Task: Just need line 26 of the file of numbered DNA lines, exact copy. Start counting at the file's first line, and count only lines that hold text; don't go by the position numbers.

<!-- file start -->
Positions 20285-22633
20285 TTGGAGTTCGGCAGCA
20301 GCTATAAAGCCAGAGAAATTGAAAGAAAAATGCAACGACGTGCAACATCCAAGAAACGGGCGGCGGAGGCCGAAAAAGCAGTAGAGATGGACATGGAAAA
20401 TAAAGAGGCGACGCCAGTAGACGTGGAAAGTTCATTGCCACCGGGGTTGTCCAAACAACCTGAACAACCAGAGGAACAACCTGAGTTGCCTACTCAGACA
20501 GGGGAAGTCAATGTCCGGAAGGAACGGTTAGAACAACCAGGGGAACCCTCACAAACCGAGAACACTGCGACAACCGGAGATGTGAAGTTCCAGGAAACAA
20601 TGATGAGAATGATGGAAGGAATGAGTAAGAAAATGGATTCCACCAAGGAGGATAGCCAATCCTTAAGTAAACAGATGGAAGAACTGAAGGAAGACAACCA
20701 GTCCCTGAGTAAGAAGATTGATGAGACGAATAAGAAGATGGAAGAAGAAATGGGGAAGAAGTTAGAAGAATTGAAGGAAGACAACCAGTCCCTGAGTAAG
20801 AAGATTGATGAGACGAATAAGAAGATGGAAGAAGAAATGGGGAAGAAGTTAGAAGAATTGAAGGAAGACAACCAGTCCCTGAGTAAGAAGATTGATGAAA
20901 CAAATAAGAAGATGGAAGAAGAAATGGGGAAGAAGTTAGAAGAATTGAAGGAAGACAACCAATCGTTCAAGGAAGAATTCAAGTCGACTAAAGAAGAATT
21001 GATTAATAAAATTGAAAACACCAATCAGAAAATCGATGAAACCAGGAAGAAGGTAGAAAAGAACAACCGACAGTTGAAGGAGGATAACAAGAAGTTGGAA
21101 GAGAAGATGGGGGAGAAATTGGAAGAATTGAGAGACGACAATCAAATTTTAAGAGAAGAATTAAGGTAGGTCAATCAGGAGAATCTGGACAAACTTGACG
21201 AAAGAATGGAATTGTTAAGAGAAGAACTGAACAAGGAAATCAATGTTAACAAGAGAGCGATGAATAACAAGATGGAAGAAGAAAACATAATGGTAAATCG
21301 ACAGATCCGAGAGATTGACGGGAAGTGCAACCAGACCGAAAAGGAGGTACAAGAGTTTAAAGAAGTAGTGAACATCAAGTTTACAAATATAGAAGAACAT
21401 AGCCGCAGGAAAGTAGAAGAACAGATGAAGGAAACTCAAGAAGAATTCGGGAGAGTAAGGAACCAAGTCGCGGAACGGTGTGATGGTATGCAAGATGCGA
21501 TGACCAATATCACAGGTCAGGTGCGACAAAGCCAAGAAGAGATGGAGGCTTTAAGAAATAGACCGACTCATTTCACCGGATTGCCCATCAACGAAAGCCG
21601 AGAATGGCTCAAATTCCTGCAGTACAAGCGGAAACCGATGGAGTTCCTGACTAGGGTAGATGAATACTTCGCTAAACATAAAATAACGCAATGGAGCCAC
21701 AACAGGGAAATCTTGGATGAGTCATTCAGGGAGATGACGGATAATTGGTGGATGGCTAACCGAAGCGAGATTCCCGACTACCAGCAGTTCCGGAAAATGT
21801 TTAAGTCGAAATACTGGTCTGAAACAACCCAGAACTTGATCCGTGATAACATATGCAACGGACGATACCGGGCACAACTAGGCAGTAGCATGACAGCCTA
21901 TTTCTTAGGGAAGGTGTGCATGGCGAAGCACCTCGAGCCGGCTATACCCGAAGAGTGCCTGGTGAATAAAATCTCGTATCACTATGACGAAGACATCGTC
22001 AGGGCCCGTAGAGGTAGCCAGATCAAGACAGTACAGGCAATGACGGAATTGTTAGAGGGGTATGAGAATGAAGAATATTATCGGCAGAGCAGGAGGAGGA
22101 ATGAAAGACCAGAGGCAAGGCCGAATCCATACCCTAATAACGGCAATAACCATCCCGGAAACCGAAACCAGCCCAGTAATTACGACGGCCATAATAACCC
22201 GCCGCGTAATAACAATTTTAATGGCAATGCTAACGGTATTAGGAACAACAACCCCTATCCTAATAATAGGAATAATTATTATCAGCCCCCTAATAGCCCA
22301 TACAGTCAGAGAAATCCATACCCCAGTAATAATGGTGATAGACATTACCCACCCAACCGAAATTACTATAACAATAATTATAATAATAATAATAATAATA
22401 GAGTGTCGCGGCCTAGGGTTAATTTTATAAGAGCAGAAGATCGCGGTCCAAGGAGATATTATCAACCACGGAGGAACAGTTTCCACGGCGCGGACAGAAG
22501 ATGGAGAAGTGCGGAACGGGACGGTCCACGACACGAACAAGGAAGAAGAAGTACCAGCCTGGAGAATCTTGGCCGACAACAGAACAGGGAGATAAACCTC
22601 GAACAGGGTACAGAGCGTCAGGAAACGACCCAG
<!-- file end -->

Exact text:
22601 GAACAGGGTACAGAGCGTCAGGAAACGACCCAG